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When bookies break up a ‘Dead Heat’

Ties in finishing position bets from the top five to top 10s and even top 20s are called "Dead Heat" in sports betting circles.

Published on 17 May 2022

All sports events produce a winner however close the nature of the competition may be. While these may be the case in individual or team sports, determining the final positions from second to tenth places and so on do end up in ties in some sports.

Ties in finishing position bets from the top five to top 10s and even top 20s are called “Dead Heat” in sports betting circles. For a bettor, if his bet ends up tied with other players for the same position, his bet ends up in a “dead heat.” A bettor wins part of his bet and loses part of his bet under a “dead heat” bet.

Learn more as to why some sports wind up with dead heat bets that denies a punter more money for his winning bet.


Dead heat bets usually occur in golf, although it also happens (but mostly rare) from horseracing to greyhound racing, draw horse racing, swimming and motorsports. So basically, dead heats are seen in sports where multiple athletes are jockeying for a position.

Most golf fans do remember how Tiger Woods, with one good leg, defeated Rocco Mediate in a sudden-death playoff as they ended up tied after 91 holes in the 2008 US Open. While golf tournaments require a playoff to determine a champion in major or regular tournaments, no such thing exists if three to seven players end up within the top five, or 13 players wind up within the top 10, and so on.

In such situations in terms of sports betting, punters have to settle for most sportsbooks’ decisions for the bet amount to be usually cut depending on how many players are tied for those spots. Basically, part of a bettor’s bet is a loser, while the remainder stands at the original odds.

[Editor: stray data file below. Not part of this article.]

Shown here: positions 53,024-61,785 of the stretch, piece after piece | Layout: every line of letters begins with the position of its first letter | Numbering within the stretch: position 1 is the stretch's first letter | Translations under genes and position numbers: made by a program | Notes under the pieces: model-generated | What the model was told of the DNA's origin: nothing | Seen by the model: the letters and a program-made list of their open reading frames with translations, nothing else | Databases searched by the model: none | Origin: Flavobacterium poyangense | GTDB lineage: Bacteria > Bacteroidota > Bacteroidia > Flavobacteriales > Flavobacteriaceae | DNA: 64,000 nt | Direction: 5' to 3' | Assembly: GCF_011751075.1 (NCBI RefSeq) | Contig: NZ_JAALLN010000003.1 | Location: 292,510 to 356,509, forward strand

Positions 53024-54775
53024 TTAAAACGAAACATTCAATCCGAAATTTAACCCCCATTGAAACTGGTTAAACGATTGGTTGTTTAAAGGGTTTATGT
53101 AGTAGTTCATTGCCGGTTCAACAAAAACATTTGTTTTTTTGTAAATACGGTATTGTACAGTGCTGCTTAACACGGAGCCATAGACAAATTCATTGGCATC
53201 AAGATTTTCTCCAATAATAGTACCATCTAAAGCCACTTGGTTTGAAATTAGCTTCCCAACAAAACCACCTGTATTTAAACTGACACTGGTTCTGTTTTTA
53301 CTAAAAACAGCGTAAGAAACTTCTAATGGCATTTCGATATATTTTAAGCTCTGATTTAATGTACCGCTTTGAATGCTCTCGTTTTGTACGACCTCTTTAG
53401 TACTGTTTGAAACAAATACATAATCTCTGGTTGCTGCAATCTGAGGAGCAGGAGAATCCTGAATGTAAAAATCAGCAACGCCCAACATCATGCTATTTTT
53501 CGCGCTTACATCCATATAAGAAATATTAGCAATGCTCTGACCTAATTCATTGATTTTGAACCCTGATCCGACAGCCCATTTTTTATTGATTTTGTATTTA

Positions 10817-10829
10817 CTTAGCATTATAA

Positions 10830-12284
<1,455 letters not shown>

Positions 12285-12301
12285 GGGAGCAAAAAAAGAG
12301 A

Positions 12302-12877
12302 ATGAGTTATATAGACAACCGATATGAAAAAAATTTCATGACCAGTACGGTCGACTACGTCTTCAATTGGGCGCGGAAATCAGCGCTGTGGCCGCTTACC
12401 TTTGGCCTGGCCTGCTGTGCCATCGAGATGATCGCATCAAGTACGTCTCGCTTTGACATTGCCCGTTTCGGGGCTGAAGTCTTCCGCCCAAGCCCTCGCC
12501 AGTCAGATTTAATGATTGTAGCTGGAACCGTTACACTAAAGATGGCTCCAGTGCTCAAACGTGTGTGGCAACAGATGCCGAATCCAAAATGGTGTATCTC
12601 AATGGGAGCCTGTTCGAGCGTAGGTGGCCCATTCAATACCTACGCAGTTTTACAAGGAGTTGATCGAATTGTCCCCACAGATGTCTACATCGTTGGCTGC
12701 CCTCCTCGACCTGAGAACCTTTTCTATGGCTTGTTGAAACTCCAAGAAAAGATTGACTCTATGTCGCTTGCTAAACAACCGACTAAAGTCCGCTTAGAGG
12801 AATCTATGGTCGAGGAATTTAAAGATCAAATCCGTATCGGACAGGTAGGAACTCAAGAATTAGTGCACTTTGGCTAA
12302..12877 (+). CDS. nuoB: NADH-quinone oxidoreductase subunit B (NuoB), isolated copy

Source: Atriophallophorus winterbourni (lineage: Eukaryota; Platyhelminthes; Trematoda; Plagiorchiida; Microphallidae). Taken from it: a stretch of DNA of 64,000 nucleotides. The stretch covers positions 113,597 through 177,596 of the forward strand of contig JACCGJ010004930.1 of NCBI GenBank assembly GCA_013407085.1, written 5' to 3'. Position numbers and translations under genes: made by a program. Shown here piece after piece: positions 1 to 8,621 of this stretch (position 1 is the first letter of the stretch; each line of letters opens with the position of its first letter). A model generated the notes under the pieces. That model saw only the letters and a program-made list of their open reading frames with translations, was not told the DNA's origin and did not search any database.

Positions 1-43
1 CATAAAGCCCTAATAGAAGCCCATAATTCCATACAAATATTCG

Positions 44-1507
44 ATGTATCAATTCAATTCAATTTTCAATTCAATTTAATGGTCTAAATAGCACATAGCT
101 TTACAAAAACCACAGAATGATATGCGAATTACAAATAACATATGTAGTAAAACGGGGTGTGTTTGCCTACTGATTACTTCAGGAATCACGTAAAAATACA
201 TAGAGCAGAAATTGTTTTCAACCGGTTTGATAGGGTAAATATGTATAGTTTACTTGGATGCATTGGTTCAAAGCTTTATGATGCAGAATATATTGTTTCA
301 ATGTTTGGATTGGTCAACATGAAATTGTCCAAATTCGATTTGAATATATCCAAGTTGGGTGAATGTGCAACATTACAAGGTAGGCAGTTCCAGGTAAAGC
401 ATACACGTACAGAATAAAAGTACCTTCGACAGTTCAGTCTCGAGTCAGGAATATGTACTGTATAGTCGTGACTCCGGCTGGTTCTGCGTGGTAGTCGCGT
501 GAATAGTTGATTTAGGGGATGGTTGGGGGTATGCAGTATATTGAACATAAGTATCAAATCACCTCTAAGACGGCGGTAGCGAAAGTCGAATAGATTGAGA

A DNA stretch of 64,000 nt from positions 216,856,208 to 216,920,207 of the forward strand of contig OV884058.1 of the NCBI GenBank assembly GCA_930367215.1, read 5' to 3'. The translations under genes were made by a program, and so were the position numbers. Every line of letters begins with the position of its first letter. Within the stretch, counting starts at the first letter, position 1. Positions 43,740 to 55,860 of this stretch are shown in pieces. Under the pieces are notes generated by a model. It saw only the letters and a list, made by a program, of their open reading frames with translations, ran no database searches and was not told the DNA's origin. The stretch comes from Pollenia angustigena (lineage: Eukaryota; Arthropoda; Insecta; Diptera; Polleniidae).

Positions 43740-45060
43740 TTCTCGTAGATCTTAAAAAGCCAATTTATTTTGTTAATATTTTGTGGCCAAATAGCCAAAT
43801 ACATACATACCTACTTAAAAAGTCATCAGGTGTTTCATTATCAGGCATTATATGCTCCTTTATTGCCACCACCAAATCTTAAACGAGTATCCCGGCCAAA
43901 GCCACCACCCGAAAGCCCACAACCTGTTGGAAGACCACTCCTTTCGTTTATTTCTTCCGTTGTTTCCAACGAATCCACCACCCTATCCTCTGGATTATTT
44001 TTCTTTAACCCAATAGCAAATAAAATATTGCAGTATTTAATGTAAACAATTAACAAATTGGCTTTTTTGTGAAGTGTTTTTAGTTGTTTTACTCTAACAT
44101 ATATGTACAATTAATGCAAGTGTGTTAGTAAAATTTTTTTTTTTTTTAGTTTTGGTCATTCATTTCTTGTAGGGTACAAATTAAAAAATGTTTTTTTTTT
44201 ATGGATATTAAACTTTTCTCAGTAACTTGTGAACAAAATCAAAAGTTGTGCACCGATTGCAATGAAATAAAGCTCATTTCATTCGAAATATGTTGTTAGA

The next sport where “dead heat” bets often occur are in horse racing, due to the close calls among entries who end up in the finish line.

Unlike golf, horse racing now has a technology that determines “photo-finish” positioning among entries that limits the occurrence of dead heat bets, as some bets win “by the hair” in close races.

Most of the sportsbooks determine dead heat rules by paying win and place bets as the same, though payout rules vary from state to state.

Win and place pools are combined, the track receives its percentage, while the cash pot is divided into two pools that are paid to bettors who hold win and place tickets on each horse.

If a punter places his money on a horse that had longer odds with fewer ticket holders, he would receive a bigger payout than someone who had to split the pool with more bettors.


Bookmakers apply dead heat rules in golf tournaments where, for example, two players were tied for second place, three players tied for fourth, three players tied for seventh, and five others tied for 10th place.

In such situations, the total stake will be divided by the number of players in a tie at normal odds. If a punter bets on Woods to finish in the top 10 with a 100 US dollar bet on 12/1 odds – and Tiger was one of the five players tied for 10th place. The bettor’s 100 US dollars stake would be divided by five, meaning his stake would be cut to 20 US dollars.

Here’s how sportsbooks make the calculation for such situations:

* Reduced stake x betting odds + reduced stake = total winnings; or

* 20 US dollars x 12/1 (odds) = 20 US dollars = 260 US dollars.


Let’s place an example of a horse racing result that offers a dead heat payout:

Final results Odds
1. Big Blue (2/1)
T-2 B Judge (5/1)
T-2 D’Admiral (10/1)
4 Viking Fleet (20/1)

A punter bets 20 US dollars on B Judge to finish second but there are two horses ending up tied for second. His stake will now be cut in half (due to a tie between two horses) and then he will still get his regular odds. Thus, a 20 US dollar bet becomes a 10 US dollars bet but he will still earn his 5/1 payout, so he would take home 50 US dollars for that bet.

Just like dealing in any other bet, punters should first try out reputable bookmakers and study thoroughly their terms and conditions before looking out for their dead heat rules that will often be applied in golf or horse racing.

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